Posted by Blerim Dibra DPT on 2/26/2016 6:24 PM

    • Regardless of whether you work for a physician owned clinic or a private practice, as a professional you should be making your own evidence based decision on how to treat and for how long to treat your patients. PTs need to dictate the care and I would argue that being part of a physician group gives you more respect in the surgeons' eyes because you can have those discussions directly with the MD as to how and why you treat as you do. There is just as big a push to increase revenue in every setting whether private, physician owned or hospital based and to keep the money "in house" and that is the current reality for all of medicine. We need to take it upon ourselves as PTs to be ethical and research based in our treatments and that would solve any discrepancies in treatments regardless of clinic ownership.

      Posted by Jason Willer PT on 3/2/2016 9:07 PM

    • I have said it before and will say it again...physician practices are not the only place that PT's are undervalued and overworked...hospital systems--which get larger every day--are "using" PT's in the same "cash cow" sort of way--AND NOT treating them as autonomous professionals-- but we are not wasting thousands and thousands of PAC dollars and publication and research dollars trying to stop what happens there! We should be spending these dollars educating the public about what WE ARE as PT's!!! Not fussing over where we work and who gets to take home the money. There are plenty of workplaces, YOU choose yours, I will choose mine and let's get people ASKING for PT, not being directed absent-mindedly by their physician to go to PT!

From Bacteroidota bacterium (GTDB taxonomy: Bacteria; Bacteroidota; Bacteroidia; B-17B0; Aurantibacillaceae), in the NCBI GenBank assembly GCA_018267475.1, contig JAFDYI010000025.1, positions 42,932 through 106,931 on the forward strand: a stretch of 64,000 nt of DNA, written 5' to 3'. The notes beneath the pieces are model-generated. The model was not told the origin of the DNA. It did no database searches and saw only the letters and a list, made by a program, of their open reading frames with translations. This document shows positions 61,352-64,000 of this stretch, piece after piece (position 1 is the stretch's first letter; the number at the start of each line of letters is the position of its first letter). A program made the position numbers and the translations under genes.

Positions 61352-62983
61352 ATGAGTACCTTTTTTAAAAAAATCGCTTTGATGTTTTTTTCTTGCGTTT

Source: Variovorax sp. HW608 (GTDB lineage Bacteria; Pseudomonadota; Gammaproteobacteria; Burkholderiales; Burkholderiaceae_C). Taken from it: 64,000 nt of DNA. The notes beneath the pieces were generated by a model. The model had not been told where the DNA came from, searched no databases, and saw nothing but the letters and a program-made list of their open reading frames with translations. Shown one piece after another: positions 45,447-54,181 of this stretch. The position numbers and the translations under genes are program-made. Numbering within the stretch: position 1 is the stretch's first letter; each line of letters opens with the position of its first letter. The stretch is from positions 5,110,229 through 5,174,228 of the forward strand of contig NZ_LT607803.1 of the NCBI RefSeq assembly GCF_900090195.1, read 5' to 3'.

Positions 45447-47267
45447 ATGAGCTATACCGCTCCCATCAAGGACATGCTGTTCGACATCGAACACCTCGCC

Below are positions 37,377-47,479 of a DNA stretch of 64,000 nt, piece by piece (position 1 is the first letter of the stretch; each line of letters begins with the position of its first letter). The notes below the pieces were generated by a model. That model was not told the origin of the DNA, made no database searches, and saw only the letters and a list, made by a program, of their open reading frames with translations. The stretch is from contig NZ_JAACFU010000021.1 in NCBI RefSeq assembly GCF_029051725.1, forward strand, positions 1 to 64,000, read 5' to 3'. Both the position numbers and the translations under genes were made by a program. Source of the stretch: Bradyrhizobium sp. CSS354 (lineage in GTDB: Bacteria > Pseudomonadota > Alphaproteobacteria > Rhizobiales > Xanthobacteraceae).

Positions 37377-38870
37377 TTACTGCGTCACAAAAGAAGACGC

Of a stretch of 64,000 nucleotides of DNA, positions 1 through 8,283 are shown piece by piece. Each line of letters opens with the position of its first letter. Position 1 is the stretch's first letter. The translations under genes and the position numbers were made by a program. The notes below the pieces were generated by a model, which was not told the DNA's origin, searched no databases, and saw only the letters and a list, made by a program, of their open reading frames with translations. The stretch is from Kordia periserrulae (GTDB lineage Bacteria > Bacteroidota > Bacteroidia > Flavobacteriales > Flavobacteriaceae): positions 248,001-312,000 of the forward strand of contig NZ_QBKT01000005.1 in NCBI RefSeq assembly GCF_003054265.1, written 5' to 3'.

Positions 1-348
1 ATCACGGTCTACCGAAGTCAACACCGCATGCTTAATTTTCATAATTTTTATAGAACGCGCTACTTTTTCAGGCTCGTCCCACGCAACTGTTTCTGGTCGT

Posted by Beth on 3/2/2016 9:46 PM

    • I will say that this article, while a good argument for our private practices, (I am a practice owner), has limitations regarding the use of fair objective data (billing codes only). Without truly being in a clinic, seeing the amount of intervention and the manner that it is being carried out, and getting patient feedback, it is difficult to see what is and isn't more effective. It is literally the most challenging aspect of our profession, quantifying the VALUE of our unique services and skill set. Yet we know we are a value and will continue to press on. Another thing that this strongly highlights is the importance of getting accurate billing codes and being diligent in our constant self reflection of the services we are carrying out, such as Ther Ex v/s Therapeutic intervention.

      Posted by Alisha Jarreau< PT, DPT on 3/3/2016 8:47 AM